What I didn’t realize over the weekend is that while I had been trying to deploy my Django site, I had installed Nginx on my Linode server that was also running apache2. This lead to them both trying to listen on port 80 but because Nginx was the last thing I had kicked off, it was winning.

While I was working on my Django site I should have realized that something was up when I tried to connect to the blog for the site (still a WordPress site on my Linode server) and it returned a ‘Can not connect to the server message’. I didn’t pay much attention because I figured (incorrectly) that I had done something specific to that subdomain, and not that I had made all of the sites on my Linode server inaccessible.

Last night at about 9 I thought, “Well, it should’t take long for me to figure out the issue with the new blog. ”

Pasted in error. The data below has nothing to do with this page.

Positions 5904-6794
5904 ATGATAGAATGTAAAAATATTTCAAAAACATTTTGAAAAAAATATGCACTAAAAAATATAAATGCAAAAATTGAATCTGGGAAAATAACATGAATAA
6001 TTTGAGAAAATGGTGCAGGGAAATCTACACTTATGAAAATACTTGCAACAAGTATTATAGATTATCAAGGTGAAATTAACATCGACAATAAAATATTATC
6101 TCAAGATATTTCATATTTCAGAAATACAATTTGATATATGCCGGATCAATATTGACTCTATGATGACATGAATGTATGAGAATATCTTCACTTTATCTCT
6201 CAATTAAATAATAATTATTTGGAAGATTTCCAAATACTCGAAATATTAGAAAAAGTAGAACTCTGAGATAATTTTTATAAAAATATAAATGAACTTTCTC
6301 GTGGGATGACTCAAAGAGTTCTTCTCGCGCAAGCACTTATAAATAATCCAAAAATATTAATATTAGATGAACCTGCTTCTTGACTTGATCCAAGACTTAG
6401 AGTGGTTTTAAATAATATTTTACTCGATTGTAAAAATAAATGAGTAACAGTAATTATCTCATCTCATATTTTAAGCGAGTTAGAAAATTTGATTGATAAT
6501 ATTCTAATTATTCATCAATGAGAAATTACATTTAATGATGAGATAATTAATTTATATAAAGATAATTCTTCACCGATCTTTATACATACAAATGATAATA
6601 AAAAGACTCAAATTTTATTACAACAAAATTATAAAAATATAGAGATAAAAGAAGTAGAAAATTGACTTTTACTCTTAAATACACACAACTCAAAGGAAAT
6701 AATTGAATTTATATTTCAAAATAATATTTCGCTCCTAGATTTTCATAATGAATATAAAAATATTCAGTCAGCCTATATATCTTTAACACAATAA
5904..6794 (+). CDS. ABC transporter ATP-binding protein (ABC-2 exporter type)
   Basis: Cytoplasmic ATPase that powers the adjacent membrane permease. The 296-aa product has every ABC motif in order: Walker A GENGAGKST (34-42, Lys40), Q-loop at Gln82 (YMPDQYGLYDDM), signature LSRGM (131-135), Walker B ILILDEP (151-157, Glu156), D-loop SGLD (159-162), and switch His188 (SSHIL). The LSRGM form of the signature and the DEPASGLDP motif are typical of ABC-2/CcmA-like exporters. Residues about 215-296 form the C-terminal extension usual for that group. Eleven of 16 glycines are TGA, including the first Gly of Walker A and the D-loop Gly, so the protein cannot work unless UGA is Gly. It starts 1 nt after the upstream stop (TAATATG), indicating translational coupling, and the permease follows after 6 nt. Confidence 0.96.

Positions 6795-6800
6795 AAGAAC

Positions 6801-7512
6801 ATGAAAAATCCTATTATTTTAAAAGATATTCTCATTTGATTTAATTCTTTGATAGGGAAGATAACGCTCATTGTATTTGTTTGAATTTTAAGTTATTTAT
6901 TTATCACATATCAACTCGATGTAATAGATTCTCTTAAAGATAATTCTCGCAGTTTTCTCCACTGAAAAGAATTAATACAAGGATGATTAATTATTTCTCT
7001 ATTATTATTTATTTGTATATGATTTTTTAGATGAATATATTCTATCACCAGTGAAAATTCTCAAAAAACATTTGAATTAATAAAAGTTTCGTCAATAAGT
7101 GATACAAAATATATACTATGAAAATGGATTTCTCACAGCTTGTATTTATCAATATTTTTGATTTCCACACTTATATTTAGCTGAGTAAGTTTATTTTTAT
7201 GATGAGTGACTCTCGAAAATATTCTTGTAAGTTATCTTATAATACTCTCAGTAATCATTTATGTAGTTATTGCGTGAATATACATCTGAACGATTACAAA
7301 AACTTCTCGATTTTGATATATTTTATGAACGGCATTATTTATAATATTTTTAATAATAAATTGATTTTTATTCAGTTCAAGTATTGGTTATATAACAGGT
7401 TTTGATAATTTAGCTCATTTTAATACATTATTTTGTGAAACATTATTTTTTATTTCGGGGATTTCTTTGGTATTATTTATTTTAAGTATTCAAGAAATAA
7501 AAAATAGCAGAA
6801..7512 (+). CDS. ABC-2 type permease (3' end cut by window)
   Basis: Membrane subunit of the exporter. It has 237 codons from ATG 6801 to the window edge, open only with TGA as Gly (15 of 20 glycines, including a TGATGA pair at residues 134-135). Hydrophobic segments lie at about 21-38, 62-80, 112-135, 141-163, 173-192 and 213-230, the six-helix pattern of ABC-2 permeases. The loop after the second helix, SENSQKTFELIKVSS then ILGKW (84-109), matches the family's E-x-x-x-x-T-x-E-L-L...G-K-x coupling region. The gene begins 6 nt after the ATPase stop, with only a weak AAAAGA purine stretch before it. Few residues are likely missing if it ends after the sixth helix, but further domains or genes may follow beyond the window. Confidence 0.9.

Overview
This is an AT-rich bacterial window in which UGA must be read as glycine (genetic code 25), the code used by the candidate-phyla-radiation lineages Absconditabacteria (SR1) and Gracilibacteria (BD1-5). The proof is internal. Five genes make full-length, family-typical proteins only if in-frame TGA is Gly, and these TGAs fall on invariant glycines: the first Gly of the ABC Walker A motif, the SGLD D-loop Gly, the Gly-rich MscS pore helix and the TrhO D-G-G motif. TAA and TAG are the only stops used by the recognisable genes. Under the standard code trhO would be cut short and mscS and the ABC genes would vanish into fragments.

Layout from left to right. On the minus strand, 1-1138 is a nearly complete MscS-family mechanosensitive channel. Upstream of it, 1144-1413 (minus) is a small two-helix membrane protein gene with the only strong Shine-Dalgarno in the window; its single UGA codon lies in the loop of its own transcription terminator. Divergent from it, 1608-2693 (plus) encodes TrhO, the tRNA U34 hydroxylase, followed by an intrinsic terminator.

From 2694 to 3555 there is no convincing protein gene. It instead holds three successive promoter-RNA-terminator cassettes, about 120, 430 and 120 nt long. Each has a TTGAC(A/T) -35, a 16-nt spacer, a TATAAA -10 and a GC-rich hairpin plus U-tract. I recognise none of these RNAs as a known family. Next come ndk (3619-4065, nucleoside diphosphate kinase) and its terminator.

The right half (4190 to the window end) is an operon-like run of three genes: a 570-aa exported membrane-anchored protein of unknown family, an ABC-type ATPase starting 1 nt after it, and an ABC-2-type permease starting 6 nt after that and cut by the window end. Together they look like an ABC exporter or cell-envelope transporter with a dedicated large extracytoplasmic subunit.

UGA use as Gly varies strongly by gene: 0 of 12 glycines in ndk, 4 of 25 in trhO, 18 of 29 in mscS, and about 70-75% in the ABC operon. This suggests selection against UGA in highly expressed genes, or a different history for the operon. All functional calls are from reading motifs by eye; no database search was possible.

By 10:15 I tried everything the internet had told me to try and I was still unable to get apache2 to reload.

I googled a bunch of stuff, but nothing was helping.

When I tried to get the status on apache2 I would get this:

● apache2.service - LSB: Apache2 web server
   Loaded: loaded (/etc/init.d/apache2; bad; vendor preset: enabled)
  Drop-In: /lib/systemd/system/apache2.service.d
           └─apache2-systemd.conf
   Active: inactive (dead) since Tue 2018-05-01 05:01:03 PDT; 5s ago
     Docs: man:systemd-sysv-generator(8)
  Process: 7718 ExecStop=/etc/init.d/apache2 stop (code=exited, status=0/SUCCESS)
  Process: 7703 ExecStart=/etc/init.d/apache2 start (code=exited, status=0/SUCCESS)

May 01 05:01:03 milo apache2[7703]: (98)Address already in use: AH00072: make_sock: could not bind to address [::]:80
May 01 05:01:03 milo apache2[7703]: (98)Address already in use: AH00072: make_sock: could not bind to address 0.0.0.0:80
May 01 05:01:03 milo apache2[7703]: no listening sockets available, shutting down
May 01 05:01:03 milo apache2[7703]: AH00015: Unable to open logs
May 01 05:01:03 milo apache2[7703]: Action 'start' failed.